Militant conservationist and Sea Shepherd founder Paul Watson will join this year’s campaign against Japanese whalers despite an Interpol notice for his arrest, the group said Friday.
The Canadian national has not been seen since he skipped bail in Germany in July on charges stemming from a high-seas confrontation over shark finning in 2002 but he has pledged to lead the fight against the harpoonists.
The Sea Shepherd Conservation Society is due to kick off its annual campaign against the whalers on Monday, with four ships and more than 100 international crew readying for the southern hemisphere summer pursuit.
“It is expected Captain Paul Watson would appear in command of one of the vessels when the action begins,” said Peter Hammarstedt, captain of the Sea Shepherd’s Bob Barker vessel.
The environmentalists begin their campaign Monday with the Steve Irwin, previously captained by Watson, leaving the southern Australian port of Williamstown skippered by Indian Siddharth Chakravarty.
The Bob Barker, currently in Sydney, is due to leave later in November, while Sea Shepherd has not revealed the location of its two other ships, new mystery vessel the Sam Simon and the Brigitte Bardot.
“The plan is for our fleet to meet the whaling fleet in the North Pacific off Japan,” Hammarstedt said in a statement.
“We are planning to take the battle pretty much up to Japan itself.
“We are keeping the location and identity of our new vessel, the Sam Simon, a secret with our hope that the first time the whalers see the Sam, is when she comes into view on the slipway of the factory processing ship, the Nisshin Maru, effectively shutting down their illegal whaling operations.”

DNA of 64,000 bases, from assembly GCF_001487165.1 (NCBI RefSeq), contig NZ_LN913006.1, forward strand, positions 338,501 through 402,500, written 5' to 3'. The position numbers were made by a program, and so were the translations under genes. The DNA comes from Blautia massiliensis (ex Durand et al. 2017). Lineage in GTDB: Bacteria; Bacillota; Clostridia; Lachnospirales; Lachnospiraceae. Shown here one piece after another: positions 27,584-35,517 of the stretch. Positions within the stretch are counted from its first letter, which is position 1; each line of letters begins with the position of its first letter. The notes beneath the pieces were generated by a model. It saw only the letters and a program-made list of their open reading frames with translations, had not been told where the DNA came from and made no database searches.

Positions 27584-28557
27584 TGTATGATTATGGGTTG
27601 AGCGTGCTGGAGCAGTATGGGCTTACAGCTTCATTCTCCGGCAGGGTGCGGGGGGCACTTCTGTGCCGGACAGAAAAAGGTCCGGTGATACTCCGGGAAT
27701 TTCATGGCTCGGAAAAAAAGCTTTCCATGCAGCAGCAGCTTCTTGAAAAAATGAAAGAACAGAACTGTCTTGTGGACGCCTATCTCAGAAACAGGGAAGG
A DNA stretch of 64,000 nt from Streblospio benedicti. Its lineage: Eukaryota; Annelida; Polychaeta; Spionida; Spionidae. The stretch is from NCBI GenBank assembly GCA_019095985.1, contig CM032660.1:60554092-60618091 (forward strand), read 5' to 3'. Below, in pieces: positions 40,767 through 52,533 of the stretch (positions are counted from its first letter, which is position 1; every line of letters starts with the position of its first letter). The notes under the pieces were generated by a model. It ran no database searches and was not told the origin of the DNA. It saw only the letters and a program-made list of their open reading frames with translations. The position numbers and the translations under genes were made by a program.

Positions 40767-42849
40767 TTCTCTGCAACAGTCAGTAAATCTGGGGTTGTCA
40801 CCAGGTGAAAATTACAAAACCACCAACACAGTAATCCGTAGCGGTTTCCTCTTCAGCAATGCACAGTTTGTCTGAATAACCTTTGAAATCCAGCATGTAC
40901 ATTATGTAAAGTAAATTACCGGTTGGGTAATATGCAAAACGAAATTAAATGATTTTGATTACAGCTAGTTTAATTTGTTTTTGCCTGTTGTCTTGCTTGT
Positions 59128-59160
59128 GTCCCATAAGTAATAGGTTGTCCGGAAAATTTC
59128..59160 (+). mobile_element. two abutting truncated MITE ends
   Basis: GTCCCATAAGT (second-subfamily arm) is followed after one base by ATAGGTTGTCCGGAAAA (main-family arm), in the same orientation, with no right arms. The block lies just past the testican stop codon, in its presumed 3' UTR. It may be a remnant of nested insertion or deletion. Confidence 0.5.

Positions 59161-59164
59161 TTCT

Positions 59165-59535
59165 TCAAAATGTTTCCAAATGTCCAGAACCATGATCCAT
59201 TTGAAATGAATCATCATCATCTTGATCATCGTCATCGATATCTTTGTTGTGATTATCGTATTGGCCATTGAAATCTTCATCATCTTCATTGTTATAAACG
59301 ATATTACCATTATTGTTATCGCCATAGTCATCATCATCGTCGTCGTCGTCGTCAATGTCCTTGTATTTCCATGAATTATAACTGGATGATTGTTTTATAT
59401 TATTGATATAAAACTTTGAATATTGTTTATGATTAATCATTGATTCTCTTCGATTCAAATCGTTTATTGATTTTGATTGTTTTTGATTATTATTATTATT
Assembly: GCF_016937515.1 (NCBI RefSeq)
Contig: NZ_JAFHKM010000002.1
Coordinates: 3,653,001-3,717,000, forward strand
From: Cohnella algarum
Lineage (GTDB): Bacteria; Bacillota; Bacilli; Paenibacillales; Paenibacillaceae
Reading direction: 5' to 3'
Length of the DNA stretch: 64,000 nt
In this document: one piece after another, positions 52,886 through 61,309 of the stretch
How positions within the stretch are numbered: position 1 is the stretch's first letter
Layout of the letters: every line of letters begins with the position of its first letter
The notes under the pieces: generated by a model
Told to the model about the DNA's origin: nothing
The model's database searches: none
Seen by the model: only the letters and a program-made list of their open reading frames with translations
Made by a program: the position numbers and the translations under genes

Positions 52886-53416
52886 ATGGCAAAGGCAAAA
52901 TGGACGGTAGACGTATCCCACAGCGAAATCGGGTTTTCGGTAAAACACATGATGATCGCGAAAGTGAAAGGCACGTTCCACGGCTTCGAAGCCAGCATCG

The Japanese whalers usually set off around December, with Sea Shepherd ships departing Australia to harass them in the Southern Ocean soon after.
This year, the activists plan to steam north and head them off early.
“We are going to try and intercept them as quickly as possible, and try to make this the first year they get zero kills,” Sea Shepherd’s Australian director Jeff Hansen said.
Hansen said he did not know how Watson would join the fleet, saying information was only on a “need to know basis”.
But there is a quote from Watson, who claims the charges against him are part of a “politically motivated” attempt led by Japan to put an end to his efforts against whaling, included on the latest statement.
“We have never been stronger and the Japanese whalers have never been weaker, we need to take advantage of our strengths and their weaknesses and we need to bring this campaign home — to Japan,” Watson said.
Watson, who for years has harassed Japan’s whale hunt, was arrested in Germany in May for extradition to Costa Rica over the shark finning incident in 2002.
Commercial whaling is banned under an international treaty but Japan has since 1987 used a loophole to carry out “lethal research” in the name of science — a practice condemned by environmentalists and anti-whaling nations.